The Canadian Writers' Collective

Writing, and writerly tangents

Saturday, August 04, 2007

Dancing with Facts

by Tricia Dower

Forty-two years after Truman Capote’s In Cold Blood reputedly birthed the genre, The Malahat Review is dipping its literary toes in creative non-fiction waters. Editor John Barton stopped by the Victoria School of Writing’s summer session to tell us that (and a few other things).* Other Canadian lit pubs have been in the pool for a while: Event, Grain, Room of One’s Own, The New Quarterly, Prairie Fire, The Shore and Prism (which calls it “literary nonfiction” and eschews the hyphen).

So what’s the creative part of this genre besides including dialogue and description, building suspense and so forth? Can you call it non-fiction if you’ve changed the names of people and places so you don’t get run out of town? Or if it’s essentially true but you’ve added a bit here and there to spice it up? Several of the VSW faculty unwittingly engaged in a small debate via their plenary lectures.

Brian Payton (not the football player) doesn’t like the term “non-fiction." You might as well say non-watercolour, or non-sculpture. And calling it “creative” is simply saying it’s well done. He does make a distinction, though, between writing based on fact and writing based on fiction, calling the latter “literature of narrative untruth.” On his list of recommended “truth” writers are Joan Didion, Peter Matthiessen, John McPhee, John Vaillant (The Golden Spruce), J. B. Mackinnon (Dead Man in Paradise) and Ryszard Kapuscinski (Shadow of the Sun). Brian claims everything in his latest book, Shadow of the Bear (Bloomsbury Publishing, 2006), is true. He gets prickly at the suggestion that creative means you can make up stuff. To do so violates the contract with the reader.

Lynne Van Luven says it’s okay to “re-imagine” real events. She’s associate professor of writing at UVic. She cites Under the Bridge by Rebecca Godfrey as an excellent example of re-creation based on research. Godfrey’s book tells of Reena Virk's horrific murder right here in Victoria the Good. Lynne has this to say about creative non-fiction in the introduction of her book Going Some Place (Coteau Books, 2000):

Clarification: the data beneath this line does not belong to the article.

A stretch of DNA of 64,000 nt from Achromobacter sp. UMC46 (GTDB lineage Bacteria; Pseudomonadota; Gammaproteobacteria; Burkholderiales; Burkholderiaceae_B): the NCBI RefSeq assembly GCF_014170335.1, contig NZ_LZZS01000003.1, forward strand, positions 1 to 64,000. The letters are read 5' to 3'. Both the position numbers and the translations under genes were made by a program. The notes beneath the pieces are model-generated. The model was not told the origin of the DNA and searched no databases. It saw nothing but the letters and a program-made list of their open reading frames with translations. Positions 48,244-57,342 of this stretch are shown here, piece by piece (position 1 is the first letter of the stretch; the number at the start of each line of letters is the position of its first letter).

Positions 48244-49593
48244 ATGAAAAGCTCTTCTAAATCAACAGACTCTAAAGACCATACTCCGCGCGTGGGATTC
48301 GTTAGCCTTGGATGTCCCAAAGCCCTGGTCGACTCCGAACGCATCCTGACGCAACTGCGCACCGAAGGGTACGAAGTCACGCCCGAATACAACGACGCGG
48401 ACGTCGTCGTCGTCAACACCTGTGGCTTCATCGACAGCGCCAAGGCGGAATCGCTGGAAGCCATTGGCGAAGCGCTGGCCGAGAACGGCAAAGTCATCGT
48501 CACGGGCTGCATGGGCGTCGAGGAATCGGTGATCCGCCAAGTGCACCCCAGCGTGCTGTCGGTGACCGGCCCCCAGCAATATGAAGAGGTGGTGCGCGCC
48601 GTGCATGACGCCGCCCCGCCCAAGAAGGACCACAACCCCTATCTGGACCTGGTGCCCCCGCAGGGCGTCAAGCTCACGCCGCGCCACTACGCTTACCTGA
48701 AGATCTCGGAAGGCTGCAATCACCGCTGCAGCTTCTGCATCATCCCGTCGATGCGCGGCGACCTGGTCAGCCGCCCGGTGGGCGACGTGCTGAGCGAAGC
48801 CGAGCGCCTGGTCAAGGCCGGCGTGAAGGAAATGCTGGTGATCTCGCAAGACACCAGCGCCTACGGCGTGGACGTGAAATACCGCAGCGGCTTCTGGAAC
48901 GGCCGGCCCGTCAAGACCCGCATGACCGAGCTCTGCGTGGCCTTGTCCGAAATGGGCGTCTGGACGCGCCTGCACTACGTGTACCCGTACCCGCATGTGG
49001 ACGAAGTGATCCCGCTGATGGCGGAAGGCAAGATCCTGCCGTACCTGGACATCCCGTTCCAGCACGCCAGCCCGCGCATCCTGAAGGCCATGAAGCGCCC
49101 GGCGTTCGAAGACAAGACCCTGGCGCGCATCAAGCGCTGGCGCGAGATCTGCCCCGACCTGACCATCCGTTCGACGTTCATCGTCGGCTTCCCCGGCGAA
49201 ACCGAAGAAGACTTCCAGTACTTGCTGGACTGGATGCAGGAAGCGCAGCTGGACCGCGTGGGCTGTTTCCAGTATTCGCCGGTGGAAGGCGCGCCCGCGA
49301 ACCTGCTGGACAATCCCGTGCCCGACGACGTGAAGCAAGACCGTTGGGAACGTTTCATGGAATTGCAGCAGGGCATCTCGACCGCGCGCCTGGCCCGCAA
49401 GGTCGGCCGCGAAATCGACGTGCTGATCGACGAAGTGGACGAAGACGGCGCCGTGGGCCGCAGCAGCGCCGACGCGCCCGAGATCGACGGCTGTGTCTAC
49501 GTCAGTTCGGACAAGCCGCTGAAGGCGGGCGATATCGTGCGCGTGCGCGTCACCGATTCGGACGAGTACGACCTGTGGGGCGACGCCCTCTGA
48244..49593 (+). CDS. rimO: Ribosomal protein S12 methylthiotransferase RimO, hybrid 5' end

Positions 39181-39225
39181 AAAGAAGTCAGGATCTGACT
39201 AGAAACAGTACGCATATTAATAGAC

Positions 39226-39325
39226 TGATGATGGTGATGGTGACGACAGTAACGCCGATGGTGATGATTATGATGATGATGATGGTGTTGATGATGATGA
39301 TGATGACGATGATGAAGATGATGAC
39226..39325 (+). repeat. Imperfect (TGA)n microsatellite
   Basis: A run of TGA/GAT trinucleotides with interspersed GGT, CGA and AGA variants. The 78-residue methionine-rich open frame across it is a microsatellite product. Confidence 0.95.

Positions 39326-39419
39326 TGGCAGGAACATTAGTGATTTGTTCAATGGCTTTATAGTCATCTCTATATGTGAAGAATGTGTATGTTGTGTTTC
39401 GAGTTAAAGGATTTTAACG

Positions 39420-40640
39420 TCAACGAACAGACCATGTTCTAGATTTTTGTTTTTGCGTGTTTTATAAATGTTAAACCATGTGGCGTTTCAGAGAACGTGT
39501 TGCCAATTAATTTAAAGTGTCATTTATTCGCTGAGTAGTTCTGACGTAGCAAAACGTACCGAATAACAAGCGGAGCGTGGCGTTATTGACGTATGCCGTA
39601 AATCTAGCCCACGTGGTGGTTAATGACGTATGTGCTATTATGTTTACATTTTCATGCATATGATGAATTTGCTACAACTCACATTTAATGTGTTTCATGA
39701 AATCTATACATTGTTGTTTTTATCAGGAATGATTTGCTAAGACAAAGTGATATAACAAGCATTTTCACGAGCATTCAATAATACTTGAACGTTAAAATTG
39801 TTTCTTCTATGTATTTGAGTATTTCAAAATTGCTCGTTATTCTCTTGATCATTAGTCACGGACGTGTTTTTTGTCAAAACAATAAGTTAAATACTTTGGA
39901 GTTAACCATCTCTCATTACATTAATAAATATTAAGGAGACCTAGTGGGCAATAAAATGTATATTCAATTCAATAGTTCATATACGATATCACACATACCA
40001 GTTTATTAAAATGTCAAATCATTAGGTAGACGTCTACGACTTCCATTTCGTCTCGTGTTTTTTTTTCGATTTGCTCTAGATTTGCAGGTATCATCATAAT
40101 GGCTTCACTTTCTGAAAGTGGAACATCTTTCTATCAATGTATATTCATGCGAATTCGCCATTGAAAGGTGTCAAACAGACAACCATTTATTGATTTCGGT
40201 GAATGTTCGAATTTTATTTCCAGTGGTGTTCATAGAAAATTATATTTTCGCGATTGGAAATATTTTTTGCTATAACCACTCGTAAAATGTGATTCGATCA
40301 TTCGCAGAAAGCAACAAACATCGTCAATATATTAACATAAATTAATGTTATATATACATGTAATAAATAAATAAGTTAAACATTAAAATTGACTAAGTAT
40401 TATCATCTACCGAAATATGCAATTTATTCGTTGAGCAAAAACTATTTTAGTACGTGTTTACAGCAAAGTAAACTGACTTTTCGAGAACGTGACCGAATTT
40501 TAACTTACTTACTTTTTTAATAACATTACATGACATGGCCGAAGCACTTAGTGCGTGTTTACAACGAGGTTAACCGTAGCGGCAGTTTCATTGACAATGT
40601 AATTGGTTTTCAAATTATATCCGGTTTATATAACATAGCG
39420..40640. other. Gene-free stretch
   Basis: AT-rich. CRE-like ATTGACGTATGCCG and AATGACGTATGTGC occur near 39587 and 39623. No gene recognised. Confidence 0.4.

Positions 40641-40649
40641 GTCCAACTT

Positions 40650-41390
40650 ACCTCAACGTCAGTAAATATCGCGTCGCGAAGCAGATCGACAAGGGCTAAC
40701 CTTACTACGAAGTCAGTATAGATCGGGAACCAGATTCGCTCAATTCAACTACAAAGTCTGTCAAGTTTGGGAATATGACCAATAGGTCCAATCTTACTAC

If creative non-fiction were a bird, it would surely be a magpie. Like the fractious, black-and-white bird with the iridescent feathers and raucous voice, creative non-fiction operates on audacity and curiosity. Grounded firmly in “real life,” it nevertheless swoops across the writing landscape, picking up the bright baubles of invention wherever it finds them. As long as the item glitters, the inventive magpie will appropriate it, to enhance its sallies into narrative. Yet, despite its flights of fancy, the magpie of creative non-fiction is a hardliner when it comes to actuality – it does not invent its stories, it simply tells them dramatically.

Harold Rhenisch, poet and memoir writer, says, “To hell with the facts. Tell the story.”

I came across the account of a speech on creative non-fiction given by Canadian journalist Peter C. Newman. He referred to the genre as a “new journalistic writing style with a creative twist” that is increasingly necessary to appeal to today’s overloaded prospective readers. “You have to give more than facts,” he said. “You have to entertain people ... tell them stories, convince them to spend their time with you…To do this, you have to make the facts dance ... endow them with feeling.” On the matter of whether creative non-fiction is factual or not, he said, “Truth is too big of a concept, but authenticity you can provide.”

Except for my weekly blog, you'll find me dancing with the narrative untruth.

* Barton’s Submission Tips:

  • Acceptance odds are higher for poets as The Malahat Review gets three times more short stories than poetry and they devote an equal number of pages in each issue to prose and poetry.
  • Send your submissions unbound — no staples (I knew that) and no paper clips either (I want mine back).
  • Keep your cover letter to a single page —they don’t care about your hobbies.
  • On your SASE, write the magazine’s return address as well as your own.
  • Feel free to submit elsewhere if you have not heard within nine months to a year!!!! (Exclamation points mine. John said they’re getting a little more accepting of simultaneous submissions. Just a little.)
Photos, top to bottom: John Barton, Brian Payton (credit rarevisionphoto), Lynne Van Luven (credit Melanie Siebert), Harold Rhenisch (credit Anassa Rhenisch)

6 Comments:

Blogger Anne C. said...

You may have inspired me to become a poet.

Sat Aug 04, 06:58:00 pm GMT-4  
Blogger Tricia Dower said...

I had the same thought, Anne, but my poetry sucks.

Sat Aug 04, 08:12:00 pm GMT-4  
Blogger tamara said...

This is great. Love Joan Dideon. I too feel inspired. Thanks, Tricia.

Mon Aug 06, 04:40:00 am GMT-4  
Blogger Andrew Tibbetts said...

Entertaining and educational as always! Thanks Tricia. My unstapled, unpaperclipped poems are on their way to Malahat and only Malahat.

Mon Aug 06, 07:53:00 pm GMT-4  
Blogger Tricia Dower said...

Thanks for reading, Tamara and Andrew. Get those poems in now, y'hear?

Tue Aug 07, 02:10:00 am GMT-4  
Blogger Steve Gajadhar said...

Thanks for this Tricia, I love getting the view from the other side of the fence.

Tue Aug 07, 09:56:00 pm GMT-4  

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